Procynosuchus (Greek: "Before dog crocodile") was a cynodont, a group that was ancestral to mammals. Procynosuchus, specifically, belonged to a group of cynodonts called Procynosuchidae, one of the earliest cynodonts. It lived in the Late Permian world. Procynosuchus was unusual in that it was semi-aquatic, like seals or crocodiles of today, whereas most cynodonts, such as Cynognathus, were terrestrial. Procynosuchus swam by wiggling the front and rear ends of its stiff spine, just like a crocodile, and paddled with its webbed, otter-like hands and feet. Procynosuchus was probably a piscivore, or fish eater. It was 60 cm long (2 feet).
As one of the earliest cynodonts, Procynosuchus has many primitive features, but it also has features that distinguish it from all other early therapsids. Some of these features have been interpreted as adaptations for a semi-aquatic lifestyle. For example, the wide zygapophyses of the vertebrae allow for a high degree of lateral flexibility, and Procynosuchus may have used anguilliform locomotion, or eel-like undulation, to swim through the water. The tail of Procynosuchus is also unusually long for a cynodont. The long haemal arches would have given the tail a large lateral surface area for greater propulsion through the water. Relatively flat foot bones may also have been an adaptation toward swimming, as the feet may have been used like paddles. Ridges on the femur are an indication of strong flexor muscles that could have stabilized the leg during limb-driven swimming. When the thigh is pulled back in the water, the lower leg tends to bend forward. Strong flexor muscles would have pulled the lower leg back with the femur, providing the powerful backward thrust that is needed to swim.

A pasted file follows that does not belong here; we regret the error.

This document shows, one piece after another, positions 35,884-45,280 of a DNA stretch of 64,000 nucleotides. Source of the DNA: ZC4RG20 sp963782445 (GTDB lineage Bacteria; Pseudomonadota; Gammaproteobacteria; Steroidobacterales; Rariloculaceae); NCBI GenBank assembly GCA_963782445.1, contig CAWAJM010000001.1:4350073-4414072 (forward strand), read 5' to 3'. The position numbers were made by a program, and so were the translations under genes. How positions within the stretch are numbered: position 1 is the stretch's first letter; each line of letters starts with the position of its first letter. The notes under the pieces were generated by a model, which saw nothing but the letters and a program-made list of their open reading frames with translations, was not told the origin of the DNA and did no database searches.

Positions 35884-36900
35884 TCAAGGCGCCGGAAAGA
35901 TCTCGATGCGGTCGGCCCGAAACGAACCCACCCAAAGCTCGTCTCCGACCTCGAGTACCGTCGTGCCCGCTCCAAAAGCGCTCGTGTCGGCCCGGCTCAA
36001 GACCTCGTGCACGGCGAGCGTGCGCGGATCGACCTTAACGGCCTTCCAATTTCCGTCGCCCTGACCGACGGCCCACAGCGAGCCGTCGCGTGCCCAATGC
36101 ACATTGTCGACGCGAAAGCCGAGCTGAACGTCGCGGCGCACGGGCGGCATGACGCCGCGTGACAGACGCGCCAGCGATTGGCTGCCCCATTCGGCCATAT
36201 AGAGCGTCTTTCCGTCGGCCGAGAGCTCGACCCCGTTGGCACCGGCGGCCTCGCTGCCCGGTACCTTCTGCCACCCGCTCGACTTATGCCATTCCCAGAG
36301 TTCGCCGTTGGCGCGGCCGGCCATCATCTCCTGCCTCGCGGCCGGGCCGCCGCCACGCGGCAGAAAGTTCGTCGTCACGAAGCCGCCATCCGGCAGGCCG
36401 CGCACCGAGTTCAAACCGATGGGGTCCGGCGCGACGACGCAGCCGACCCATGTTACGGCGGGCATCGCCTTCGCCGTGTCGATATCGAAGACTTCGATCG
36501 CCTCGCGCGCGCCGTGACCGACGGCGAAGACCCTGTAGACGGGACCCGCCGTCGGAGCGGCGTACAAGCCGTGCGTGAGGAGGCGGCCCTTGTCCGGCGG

Procynosuchus was named by South African paleontologist Robert Broom in 1937. Broom also named the cynodont Cyrbasiodon in 1931. Another genus, Parathrinaxodon, was named by Parrington in 1936. These genera are now regarded as synonyms of Procynosuchus, as they represent the same animal. Under the International Code of Zoological Nomenclature (ICZN), these two names take precedence over Procynosuchus because they were erected earlier. The names Cyrbasiodon and Parathrinaxodon were rarely used after their erection, while the name Procynosuchus has since become widespread in scientific literature. In a case brought to the ICZN in 2009, some scientists proposed that Procynosuchus should be a nomen conservandum, or conserved name, making Cyrbasiodon and Parathrinaxodon nomina rejecta, or rejected names. IN 2010, the ICZN formally made Procynosuchus a nomen conservandum.